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Fertility and contraceptive use in Latin America

Batyra, Ewa (2018) Fertility and contraceptive use in Latin America. PhD thesis, London School of Economics and Political Science.

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Identification Number: 10.21953/lse.7m42p9s7xr9m


The rapid fertility declines and increases in contraceptive prevalence rates in the last decades in Latin America occurred concurrently with increases in teenage and unintended childbearing. The factors behind, as well as possible future demographic consequences of this unique pattern of fertility change are still poorly understood. This thesis advances knowledge of three aspects of reproductive behaviour in Latin America: dynamics of contraceptive use in relation to an unintended birth experience, educational disparities in motherhood-timing and possible future of cohort fertility. I explore an untapped potential of the Demographic and Health Surveys (DHS) and Population Censuses for Peru, Ecuador, Colombia and Brazil, and employ demographic and statistical modelling techniques that have not been previously fully exploited in the Latin American context. First, I show how the longitudinal DHS reproductive “calendars” can be analysed using event-history models to advance the understanding of contraceptive choices of women who experience unintended pregnancies in Colombia and Peru. The study uncovers the importance of considering patterns of both pre- and after-birth contraceptive behaviour to inform the organization of postpartum family planning programmes in both countries. Second, using census data, I provide the first estimates of cohort first-birth age-specific schedules disaggregated by education level for Ecuador, Colombia and Peru. I document vastly increasing educational disparities in motherhood-timing during the fertility transition and discuss the potential factors behind this process. The analyses uncover a drastic increase in teenage fertility among women who drop-out of secondary school, indicating a need for an intervention. Lastly, using indirectly reconstructed fertility rates from censuses, cohort fertility is forecasted for total population and by education in Brazil. The study shows how a Bayesian model for fertility forecasting can be applied in the Latin American context where the childbearing pattern has been distinct from other world regions and where there is a scarcity of time-series of fertility rates. The study reveals the evolution of educational differences in completed fertility and shows that emerging low period fertility levels in Brazil might not necessarily correspond to women’s equally low lifetime fertility in the future. Overall, the substantive findings improve the understanding of the reproductive behaviour disparities in Latin America and serve as inputs for the design of policies to alleviate them. The novel use of data and application of methods are important for the development of future research agendas on fertility change and for the collection of fertility data in the region.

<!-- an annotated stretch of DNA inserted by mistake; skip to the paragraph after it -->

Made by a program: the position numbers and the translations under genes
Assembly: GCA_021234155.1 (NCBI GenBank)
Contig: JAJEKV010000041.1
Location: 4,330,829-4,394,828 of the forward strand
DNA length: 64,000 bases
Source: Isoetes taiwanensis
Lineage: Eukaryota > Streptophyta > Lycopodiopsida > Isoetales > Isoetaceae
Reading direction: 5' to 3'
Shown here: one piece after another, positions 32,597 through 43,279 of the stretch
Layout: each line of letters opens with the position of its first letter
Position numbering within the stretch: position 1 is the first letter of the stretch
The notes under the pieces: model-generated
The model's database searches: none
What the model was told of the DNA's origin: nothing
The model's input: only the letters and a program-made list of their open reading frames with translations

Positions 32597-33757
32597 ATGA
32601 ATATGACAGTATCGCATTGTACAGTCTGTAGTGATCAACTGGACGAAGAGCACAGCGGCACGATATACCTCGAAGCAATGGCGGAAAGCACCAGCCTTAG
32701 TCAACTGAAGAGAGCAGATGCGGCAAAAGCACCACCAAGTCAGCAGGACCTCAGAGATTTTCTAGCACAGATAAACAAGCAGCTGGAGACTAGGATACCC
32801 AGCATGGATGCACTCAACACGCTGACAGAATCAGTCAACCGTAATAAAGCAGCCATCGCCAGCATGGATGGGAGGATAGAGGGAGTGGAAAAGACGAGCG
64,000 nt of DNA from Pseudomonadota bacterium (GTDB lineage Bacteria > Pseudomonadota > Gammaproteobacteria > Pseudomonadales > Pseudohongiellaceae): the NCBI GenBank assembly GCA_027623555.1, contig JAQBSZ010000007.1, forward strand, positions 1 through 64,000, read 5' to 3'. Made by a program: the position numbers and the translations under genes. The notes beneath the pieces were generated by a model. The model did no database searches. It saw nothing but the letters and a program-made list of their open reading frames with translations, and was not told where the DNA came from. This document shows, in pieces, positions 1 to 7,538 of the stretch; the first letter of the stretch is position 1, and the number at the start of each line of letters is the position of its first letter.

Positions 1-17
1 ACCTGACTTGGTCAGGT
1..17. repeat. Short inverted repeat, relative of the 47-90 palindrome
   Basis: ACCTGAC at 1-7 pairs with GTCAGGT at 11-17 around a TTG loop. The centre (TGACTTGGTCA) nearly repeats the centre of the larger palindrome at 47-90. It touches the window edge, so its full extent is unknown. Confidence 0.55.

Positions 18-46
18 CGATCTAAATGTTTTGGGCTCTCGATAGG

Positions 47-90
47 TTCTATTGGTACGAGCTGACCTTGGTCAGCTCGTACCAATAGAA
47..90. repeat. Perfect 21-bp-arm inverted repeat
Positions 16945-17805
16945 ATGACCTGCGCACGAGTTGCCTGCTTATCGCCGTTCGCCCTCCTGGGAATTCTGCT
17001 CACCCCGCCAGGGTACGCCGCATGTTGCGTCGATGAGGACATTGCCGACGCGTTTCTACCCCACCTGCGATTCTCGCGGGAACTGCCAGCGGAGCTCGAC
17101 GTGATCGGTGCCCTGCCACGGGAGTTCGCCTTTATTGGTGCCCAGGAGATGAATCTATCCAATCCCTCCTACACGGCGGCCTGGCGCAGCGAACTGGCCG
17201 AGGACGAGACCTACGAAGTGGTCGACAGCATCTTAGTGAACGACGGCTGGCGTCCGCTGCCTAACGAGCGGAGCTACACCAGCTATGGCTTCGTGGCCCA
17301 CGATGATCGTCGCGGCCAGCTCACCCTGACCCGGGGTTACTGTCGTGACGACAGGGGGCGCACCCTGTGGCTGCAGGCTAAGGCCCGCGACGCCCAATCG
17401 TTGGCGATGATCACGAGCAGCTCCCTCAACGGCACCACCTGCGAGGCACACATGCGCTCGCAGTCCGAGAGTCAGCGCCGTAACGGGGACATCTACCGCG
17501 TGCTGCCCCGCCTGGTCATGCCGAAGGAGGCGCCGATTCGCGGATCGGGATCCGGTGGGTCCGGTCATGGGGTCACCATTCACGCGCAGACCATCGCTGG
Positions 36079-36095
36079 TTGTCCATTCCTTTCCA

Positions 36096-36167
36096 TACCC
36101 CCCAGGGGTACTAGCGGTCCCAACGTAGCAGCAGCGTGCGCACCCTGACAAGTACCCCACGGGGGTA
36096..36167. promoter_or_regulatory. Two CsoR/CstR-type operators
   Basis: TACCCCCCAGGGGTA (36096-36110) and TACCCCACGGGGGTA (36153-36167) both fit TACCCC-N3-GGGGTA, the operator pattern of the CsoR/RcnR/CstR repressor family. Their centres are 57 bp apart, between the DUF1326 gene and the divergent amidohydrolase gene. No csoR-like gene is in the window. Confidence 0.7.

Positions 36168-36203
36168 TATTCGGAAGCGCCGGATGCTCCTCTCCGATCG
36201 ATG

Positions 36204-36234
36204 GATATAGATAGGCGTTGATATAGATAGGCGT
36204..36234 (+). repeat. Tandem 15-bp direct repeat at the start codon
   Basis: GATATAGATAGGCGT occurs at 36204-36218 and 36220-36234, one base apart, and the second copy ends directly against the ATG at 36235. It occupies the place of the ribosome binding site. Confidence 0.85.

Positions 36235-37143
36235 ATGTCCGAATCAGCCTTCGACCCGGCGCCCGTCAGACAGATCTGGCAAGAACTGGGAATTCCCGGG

Item Type: Thesis (PhD)
Additional Information: © 2018 Ewa Batyra
Library of Congress subject classification: H Social Sciences > HV Social pathology. Social and public welfare. Criminology
Sets: Departments > Social Policy
Supervisor: Leone, Tiziana and Myrskylä, Mikko

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